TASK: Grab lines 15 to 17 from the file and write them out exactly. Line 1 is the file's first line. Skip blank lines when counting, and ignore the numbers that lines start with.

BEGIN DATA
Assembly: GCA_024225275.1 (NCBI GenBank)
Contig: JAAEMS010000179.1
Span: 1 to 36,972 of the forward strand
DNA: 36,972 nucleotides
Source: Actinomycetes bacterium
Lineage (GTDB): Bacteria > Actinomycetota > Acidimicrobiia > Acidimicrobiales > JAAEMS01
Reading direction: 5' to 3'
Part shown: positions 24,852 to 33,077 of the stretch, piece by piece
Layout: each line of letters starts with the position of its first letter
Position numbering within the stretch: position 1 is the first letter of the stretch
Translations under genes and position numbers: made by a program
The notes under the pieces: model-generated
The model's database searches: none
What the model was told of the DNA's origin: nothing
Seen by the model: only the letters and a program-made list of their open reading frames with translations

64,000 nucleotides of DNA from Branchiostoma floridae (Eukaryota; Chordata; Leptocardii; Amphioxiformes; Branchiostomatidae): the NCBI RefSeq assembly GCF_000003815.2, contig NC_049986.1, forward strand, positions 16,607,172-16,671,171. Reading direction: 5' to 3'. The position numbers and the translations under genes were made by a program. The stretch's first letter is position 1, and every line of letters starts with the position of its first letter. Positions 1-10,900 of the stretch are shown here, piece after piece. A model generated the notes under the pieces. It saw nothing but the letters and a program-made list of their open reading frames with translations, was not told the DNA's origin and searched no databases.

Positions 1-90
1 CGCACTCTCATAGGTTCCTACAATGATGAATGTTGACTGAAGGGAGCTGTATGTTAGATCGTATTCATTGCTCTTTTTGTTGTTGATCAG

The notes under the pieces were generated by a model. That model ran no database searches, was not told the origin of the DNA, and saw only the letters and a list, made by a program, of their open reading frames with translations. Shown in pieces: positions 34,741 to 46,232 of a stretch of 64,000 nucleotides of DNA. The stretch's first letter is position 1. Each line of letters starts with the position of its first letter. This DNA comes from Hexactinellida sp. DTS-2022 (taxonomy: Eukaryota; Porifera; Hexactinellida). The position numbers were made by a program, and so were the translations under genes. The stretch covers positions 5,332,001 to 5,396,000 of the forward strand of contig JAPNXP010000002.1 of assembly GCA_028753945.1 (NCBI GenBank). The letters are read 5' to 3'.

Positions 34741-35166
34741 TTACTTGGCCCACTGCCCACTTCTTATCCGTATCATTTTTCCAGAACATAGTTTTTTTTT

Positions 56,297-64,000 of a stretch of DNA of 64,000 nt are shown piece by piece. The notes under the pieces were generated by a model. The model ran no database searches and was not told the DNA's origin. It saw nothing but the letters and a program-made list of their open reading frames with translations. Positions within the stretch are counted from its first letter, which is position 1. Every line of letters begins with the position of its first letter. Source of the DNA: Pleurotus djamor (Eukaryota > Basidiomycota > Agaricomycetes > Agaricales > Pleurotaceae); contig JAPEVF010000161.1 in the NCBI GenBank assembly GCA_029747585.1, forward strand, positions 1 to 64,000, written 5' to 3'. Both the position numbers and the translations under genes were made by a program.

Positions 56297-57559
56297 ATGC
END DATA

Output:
Seen by the model: only the letters and a program-made list of their open reading frames with translations

64,000 nucleotides of DNA from Branchiostoma floridae (Eukaryota; Chordata; Leptocardii; Amphioxiformes; Branchiostomatidae): the NCBI RefSeq assembly GCF_000003815.2, contig NC_049986.1, forward strand, positions 16,607,172-16,671,171. Reading direction: 5' to 3'. The position numbers and the translations under genes were made by a program. The stretch's first letter is position 1, and every line of letters starts with the position of its first letter. Positions 1-10,900 of the stretch are shown here, piece after piece. A model generated the notes under the pieces. It saw nothing but the letters and a program-made list of their open reading frames with translations, was not told the DNA's origin and searched no databases.

Positions 1-90